The battle of Chancellorsville, fought from Fredericksburg to the Wilderness, along two almost parallel roads—the ‘Plank Road’ and the ‘Old Turnpike’—is justly regarded one of the proudest achievements of Southern arms. Military critics are puzzled at the result. Lee knew with absolute certainty that Hooker had over 20, 0000 men. Hooker knew with equal certainty that Lee had less than 50,000 men. Hooker moved over 90,000 to Chancellorsville, and left Sedgwick in front of Fredericksburg with over 30,000. Why did Sedgwick cross a portion of his army over the river at [427] Deep Run on the 29th of April? Was the movement premature, or was it made to threaten and hold Lee at Fredericksburg until Hooker could slip through the Wilderness and fall upon the flank and rear of Lee's army? If so, why did Hooker halt at Chancellorsville, and commence fortifying on the 30th of April? After Lee moved up to Chancellorsville, and confronted Hooker on the 1st of May, why were Hooker and Sedgwick both inactive? They knew that Lee had divided his army. Hooker and Sedgwick each had an army—had they been Confederate soldiers—that could have vanquished either half of Lee's army, if that half had been any other than Confederate soldiers. Yet they both remained inactive until Jackson gained the extreme right flank of Hooker's army on the 2d with fully half of Lee's army, and drove back the right wing of Hooker's army upon his centre. Then Sedgwick began to move in earnest on the 3d of May, and Hooker remained on the defensive with his ninety thousand against forty-five thousand. From the number of men that Hooker knew Jackson had on his right flank, stirring up his Dutch, he must have known that Lee had but few left between him and Sedgwick. Yet Hooker remained defending his ninety thousand as best he could against Anderson's twelve thousand and Jackson's twenty-five thousand, and let Lee turn towards Fredericksburg with two divisions—eight thousand men—on the 4th of May, and in hearing distance of Hooker, drive Sedgwick, with his twenty thousand, across the Rappahannock; and on the 5th became alarmed for the safety of his ninety thousand, and precipitately recrossed the river. That didn't look to the Rebels like ‘pulverizing the rebellion’ much.

Had Hooker been a Lee, and Sedgwick a Jackson, Sedgwick would have moved out of Deep Run with his 30,000, square across the plateau between Barksdale and Early during the night of the 1st of May, and presented himself on the hills on the Mine road; General Early would have been captured or routed back to North Anna, Barksdale would have evacuated Marye's Hill, and, perhaps, made his escape by the plank road and gained Lee, and Jackson would not have made his flank movement to Hooker's right flank. Still, then, nothing but action on the part of both Hooker and Sedgwick would have prevailed. If General Hooker had prudently remained at Chancellorsville, defending his ninety thousand men against half of Lee's army, now reduced by the loss of Early, Stonewall Jackson would have turned upon Sedgwick with the other half of [428] Lee's army and pushed him back across his pontoons at Fredericksburg, and returned toward Chancellorsville and struck Hooker on his left flank, drove in his left wing upon his centre, and Lee would have pushed the whole disordered mass through the Wilderness and across the Rapidan. But if Hooker had been a Johnston or a Longstreet on the morning of the 2d of May, with 90,000 men at Chancellorsville; and had Sedgwick been a Beauregard, a D. H. Hill, or a Hood, with 30,000 men on the hills back of Fredericksburg, a joint, active, closing — in movement would have been made upon Lee, and Lee would have been crushed upon the plank road, and that would have looked like ‘pulverizing the rebellion.’ But Sedgwick was not the real Beauregard, or Hill, or Hood; Hooker was not the real Johnston or Longstreet. Robert E. Lee and Stonewall Jackson knew their men. They knew the vain and boastful Hooker, and the courteous and cautious, if not timid, Sedgwick, and upon that knowledge they ventured upon movements that puzzled military science, and by that partial prowess of the ‘Confederate soldier,’ that has placed the name of American above all the names of earth, they worked out a result at once glorious to the now prostrate and down-trodden South, and disgraceful to the numerical superiority of the domineering North. But it is easier to criticise than to convince or perform. The Confederate army is now dispersed, the rebellion is pulverized, and the problem is solved. One Dixie cannot whip ten Yankees, and it is no longer ‘loyal,’ and, perhaps, no longer safe, for an unpardoned ‘rebel and traitor’ so called, to tell his thoughts, except in bated breath and whispers. The sun of the Southern Confederacy has gone down in blood forever. The bright orb of ‘The Union’—that child of destiny, conceived in treason to an established Government, and brought forth in rebellion against a lawful sovereign—is again arising in all its effulgent and aggressive grandeur and glory; and, having shaken from its name the incubus of constitutions and the heresy of rights ‘reserved to the States and to the people,’ now sheds its defiant but ‘rehabilitating’ rays over all nations, tongues, and peoples. ‘It is finished.’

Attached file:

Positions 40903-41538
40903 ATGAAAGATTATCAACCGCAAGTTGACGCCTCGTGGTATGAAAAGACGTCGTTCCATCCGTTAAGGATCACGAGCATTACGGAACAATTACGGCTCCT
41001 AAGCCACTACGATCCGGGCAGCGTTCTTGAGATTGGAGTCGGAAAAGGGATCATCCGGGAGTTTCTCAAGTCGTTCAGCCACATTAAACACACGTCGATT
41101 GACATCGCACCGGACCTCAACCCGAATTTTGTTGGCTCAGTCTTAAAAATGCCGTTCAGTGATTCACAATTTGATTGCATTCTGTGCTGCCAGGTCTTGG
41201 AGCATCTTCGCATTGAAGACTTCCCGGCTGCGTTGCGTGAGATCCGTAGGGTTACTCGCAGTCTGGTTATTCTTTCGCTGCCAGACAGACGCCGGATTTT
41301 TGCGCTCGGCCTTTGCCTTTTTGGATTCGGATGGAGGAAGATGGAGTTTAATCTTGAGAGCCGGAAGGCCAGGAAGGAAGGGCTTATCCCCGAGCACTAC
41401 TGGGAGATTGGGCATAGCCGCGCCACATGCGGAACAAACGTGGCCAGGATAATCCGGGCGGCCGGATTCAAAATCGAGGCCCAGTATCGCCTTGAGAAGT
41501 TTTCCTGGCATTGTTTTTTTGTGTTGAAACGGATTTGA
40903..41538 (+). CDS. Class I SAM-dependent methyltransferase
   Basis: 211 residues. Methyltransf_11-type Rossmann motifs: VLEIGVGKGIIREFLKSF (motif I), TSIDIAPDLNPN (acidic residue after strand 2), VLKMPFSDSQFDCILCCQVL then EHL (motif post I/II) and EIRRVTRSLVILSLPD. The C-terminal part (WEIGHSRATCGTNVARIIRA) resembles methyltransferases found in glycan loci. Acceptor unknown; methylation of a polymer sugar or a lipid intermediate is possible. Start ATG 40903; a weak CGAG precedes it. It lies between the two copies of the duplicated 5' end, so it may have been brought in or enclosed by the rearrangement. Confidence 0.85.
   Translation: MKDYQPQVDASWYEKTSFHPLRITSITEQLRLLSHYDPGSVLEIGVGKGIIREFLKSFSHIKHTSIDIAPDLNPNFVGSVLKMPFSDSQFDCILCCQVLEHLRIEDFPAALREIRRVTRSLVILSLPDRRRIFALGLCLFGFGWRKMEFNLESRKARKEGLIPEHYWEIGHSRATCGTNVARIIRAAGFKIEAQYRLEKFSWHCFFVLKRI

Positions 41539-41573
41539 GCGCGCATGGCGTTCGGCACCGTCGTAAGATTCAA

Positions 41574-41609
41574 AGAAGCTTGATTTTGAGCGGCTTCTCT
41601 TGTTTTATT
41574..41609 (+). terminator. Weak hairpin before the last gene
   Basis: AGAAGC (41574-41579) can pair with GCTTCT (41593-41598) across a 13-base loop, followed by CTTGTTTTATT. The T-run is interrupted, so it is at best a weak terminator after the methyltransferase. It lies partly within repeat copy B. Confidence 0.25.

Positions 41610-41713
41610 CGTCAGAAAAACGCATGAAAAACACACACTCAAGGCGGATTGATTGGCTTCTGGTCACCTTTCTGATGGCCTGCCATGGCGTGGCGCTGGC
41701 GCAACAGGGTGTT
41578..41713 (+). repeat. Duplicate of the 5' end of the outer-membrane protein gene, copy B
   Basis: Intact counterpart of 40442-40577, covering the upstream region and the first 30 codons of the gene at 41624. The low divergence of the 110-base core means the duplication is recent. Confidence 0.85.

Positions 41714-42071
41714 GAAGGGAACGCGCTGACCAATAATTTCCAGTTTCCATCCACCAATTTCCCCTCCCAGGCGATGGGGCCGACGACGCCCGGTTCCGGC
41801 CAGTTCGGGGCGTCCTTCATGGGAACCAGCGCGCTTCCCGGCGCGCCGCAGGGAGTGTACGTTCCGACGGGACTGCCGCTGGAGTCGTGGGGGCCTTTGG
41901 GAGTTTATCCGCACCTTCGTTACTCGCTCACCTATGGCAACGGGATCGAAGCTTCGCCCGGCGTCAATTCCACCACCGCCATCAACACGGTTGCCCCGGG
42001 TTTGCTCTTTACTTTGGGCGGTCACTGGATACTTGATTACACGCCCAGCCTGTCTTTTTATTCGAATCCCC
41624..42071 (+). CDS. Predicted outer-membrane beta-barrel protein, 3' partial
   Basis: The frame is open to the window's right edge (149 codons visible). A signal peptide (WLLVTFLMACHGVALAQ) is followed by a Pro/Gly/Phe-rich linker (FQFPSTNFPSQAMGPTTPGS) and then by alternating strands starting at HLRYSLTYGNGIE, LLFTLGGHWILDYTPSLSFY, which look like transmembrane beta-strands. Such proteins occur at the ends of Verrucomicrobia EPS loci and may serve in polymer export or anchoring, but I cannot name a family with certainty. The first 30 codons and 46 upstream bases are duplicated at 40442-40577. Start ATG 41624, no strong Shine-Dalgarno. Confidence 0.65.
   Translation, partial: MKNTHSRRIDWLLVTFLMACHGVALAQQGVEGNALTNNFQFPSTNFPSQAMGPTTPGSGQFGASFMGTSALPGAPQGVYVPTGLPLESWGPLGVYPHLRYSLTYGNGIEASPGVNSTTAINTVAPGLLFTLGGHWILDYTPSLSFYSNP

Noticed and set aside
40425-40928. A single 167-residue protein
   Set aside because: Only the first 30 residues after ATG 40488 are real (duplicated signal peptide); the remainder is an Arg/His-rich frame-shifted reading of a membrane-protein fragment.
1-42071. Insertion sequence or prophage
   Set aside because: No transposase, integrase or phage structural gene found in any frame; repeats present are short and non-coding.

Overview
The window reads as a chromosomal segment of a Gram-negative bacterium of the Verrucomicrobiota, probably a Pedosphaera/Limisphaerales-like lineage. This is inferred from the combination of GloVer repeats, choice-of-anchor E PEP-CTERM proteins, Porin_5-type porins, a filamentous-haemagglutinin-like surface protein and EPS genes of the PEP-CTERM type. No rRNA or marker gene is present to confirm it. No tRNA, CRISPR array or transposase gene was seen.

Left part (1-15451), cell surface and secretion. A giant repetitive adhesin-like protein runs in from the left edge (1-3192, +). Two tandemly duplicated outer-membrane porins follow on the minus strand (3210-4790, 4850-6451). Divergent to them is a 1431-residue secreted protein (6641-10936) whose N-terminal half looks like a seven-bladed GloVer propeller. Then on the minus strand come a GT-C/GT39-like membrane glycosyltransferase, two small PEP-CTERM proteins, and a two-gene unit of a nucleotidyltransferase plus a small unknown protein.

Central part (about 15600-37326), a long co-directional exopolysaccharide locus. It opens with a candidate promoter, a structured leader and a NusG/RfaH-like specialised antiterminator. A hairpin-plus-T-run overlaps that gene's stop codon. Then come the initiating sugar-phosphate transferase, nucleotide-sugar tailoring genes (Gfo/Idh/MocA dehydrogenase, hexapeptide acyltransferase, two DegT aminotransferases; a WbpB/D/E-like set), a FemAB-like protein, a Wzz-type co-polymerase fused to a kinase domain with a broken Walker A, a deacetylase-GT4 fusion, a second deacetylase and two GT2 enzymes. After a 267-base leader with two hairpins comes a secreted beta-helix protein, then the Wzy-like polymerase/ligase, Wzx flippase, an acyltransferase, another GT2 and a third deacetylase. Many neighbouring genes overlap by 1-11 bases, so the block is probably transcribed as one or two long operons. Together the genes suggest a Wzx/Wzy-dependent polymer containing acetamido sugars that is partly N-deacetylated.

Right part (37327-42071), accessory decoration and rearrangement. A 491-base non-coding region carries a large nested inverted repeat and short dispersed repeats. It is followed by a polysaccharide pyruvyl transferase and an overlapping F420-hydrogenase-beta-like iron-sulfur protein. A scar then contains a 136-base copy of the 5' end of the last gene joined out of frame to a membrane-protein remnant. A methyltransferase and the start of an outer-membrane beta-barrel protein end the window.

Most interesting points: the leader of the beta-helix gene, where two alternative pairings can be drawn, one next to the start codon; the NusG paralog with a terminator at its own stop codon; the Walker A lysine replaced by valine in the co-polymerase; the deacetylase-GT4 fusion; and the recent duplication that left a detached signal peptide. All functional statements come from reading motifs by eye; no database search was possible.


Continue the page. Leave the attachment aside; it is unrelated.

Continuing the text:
Henceforth let treason become odious; let rebellion stink in the nostrils of the people; let the divine right of ‘The Union’ to rule be acknowledged; let humble, submissive, and silent adoration be given.